Avoid Invasives During Fall Recreation

Photo of firewood self-service stand at a Wisconsin state park

Don’t move firewood! Many State Parks and Forests stock firewood right at the campground entrances. Use these stands or other local sources that are no more than 10 miles from your destination to avoid spreading invasive species. / Photo Credit: Wisconsin DNR

Erika Segerson-Mueller, DNR Invasive Plant Program Specialist, Oshkosh Service Center;
Erika.Segersonmueller@wisconsin.gov or 715-492-0391

Whether you prefer to enjoy Wisconsin’s beautiful fall weather on a hike, bike, ATV/UTV or on the water, the Wisconsin Department of Natural Resources (DNR) urges those enjoying the outdoors to take a few precautions to avoid bringing invasive plant species along for the ride.

The Wisconsin Council on Forestry has created a set of guidelines titled “Invasive Species Best Management Practices for Outdoor Recreation.” These voluntary guidelines include steps recommended for individuals to minimize the inadvertent spread of invasive species.

Here are a few universal Best Management Practices (BMPs) for outdoor recreation, along with a few examples of these practices in action.

  1. Photo of hiker on a trail

    Whether you recreate on foot, tire, watercraft or motor, take a few precautions to avoid bringing invasive plants along for the ride. / Photo Credit: Rena Johnson, National Association of State Foresters

    Learn to recognize invasive species common to the areas where you enjoy outdoor recreational activities.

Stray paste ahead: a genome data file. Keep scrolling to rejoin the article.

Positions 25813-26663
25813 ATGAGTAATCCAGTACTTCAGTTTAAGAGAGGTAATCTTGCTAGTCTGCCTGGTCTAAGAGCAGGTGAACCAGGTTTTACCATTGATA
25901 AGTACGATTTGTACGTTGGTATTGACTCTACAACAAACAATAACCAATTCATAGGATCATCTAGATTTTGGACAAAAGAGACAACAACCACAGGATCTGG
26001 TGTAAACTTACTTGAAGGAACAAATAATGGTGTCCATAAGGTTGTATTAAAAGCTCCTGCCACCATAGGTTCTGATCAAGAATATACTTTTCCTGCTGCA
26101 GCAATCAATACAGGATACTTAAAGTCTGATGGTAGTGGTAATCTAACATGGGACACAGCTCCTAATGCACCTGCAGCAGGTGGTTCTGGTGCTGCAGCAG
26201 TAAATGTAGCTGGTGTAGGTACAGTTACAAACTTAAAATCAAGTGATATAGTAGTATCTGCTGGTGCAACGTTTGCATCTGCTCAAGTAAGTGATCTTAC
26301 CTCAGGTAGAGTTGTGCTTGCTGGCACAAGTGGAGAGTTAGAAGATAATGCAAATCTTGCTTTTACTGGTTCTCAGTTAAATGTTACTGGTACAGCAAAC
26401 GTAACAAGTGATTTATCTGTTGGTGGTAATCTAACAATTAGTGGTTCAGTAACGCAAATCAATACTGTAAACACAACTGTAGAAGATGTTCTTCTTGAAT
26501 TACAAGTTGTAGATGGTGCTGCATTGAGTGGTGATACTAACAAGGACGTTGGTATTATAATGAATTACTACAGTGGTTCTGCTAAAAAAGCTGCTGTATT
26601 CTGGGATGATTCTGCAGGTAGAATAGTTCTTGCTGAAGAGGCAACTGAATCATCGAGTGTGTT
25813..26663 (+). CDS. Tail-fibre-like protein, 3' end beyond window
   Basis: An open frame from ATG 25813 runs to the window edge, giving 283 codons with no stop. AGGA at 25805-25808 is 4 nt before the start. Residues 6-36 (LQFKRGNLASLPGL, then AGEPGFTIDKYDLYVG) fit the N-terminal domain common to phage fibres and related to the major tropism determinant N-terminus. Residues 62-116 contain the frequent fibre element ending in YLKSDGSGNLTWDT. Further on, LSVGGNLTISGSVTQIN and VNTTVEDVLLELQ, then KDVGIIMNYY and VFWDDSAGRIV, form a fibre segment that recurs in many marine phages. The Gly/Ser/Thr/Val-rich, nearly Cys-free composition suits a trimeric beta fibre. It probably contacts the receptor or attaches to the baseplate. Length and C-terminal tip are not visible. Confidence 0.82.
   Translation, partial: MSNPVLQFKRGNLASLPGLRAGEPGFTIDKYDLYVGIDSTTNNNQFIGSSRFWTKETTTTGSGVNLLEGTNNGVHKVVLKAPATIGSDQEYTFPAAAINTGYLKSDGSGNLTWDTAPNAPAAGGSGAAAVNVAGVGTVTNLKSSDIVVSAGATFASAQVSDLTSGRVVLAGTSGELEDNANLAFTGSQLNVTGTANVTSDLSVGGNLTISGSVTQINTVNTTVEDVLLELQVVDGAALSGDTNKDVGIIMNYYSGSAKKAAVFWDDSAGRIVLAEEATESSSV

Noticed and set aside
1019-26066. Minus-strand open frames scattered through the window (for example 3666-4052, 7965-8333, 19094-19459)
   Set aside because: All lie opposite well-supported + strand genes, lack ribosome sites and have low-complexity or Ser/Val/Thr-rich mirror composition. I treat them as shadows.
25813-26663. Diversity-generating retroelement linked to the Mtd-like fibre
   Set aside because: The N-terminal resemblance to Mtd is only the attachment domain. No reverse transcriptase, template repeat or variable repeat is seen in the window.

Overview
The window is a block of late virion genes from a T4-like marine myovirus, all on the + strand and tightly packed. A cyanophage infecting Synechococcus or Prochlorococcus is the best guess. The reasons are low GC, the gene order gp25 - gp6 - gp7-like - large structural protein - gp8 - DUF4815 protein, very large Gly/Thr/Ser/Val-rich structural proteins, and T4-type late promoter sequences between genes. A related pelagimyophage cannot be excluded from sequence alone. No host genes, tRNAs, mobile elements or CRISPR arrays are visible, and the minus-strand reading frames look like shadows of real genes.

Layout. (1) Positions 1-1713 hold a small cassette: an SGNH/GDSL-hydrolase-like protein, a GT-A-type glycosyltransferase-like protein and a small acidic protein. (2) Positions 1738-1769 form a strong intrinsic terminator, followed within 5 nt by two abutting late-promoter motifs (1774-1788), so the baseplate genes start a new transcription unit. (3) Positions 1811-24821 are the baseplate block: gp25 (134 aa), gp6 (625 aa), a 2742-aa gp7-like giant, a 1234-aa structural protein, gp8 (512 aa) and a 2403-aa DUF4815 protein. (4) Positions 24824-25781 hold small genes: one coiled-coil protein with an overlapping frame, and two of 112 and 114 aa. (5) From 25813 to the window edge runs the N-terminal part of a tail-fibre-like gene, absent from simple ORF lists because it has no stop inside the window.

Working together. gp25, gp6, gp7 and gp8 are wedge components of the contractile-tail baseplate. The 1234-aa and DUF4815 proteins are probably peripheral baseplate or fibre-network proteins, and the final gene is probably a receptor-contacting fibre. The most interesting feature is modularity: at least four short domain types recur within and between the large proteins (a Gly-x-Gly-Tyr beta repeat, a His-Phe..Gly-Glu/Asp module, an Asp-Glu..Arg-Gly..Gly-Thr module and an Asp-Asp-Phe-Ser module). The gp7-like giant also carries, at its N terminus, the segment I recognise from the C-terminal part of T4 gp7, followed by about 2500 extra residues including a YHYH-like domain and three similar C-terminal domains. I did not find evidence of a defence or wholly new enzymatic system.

Suggested activities:

  1. Inspect and clean hair, clothing, footwear and gear for soils, seeds, plant parts or invertebrates before and after recreating.

Suggested activities:

  • If present, use a mounted boot brush station to remove seeds from your shoes before and after using a trail or recreational area.
  • Carry a handheld boot brush for use on clothing and pets. Brush off all dirt and mud and remove any seeds or burrs before moving locations.

  1. Stay on designated trails, roads and other developed areas.

Suggested activities:

  • When in doubt, stay out: Avoid any on- or off-trail areas that appear to be infested with invasive species.

  1. Report infestations of invasive species to the appropriate land manager or property owner.

Suggested activities:

  • Note the location – take a photo, note the GPS coordinates and/or map the infestation if you are able.
  • Report invasive species sightings on public lands to species@wisconsin.gov. Please include a location description and photos of the plant, pest or pathogen.

  1. Volunteer to help control invasive species or spread the word by educating others about invasive species and their effect on our environment, economy and recreational opportunities.

Suggested activities:

After a day on some of Wisconsin’s best trails or waterways while following these BMPs, you might plan to kick back around the campfire and consume one (or five) s’mores. Remember that moving firewood can provide a major pathway for invasive plants, pests and diseases. By using local and/or certified firewood, you can avoid bringing harmful problems to new locations.

Buy it where you plan to burn it: Purchase your firewood no more than 10 miles from your destination and don’t carry any unused wood home with you. Firewood Scout can help you find local firewood for sale.

Learn more about invasive species and how to avoid moving them around, and read all of Wisconsin Council on Forestry’s Invasive Species Best Management Practices in the full manual on their webpage.

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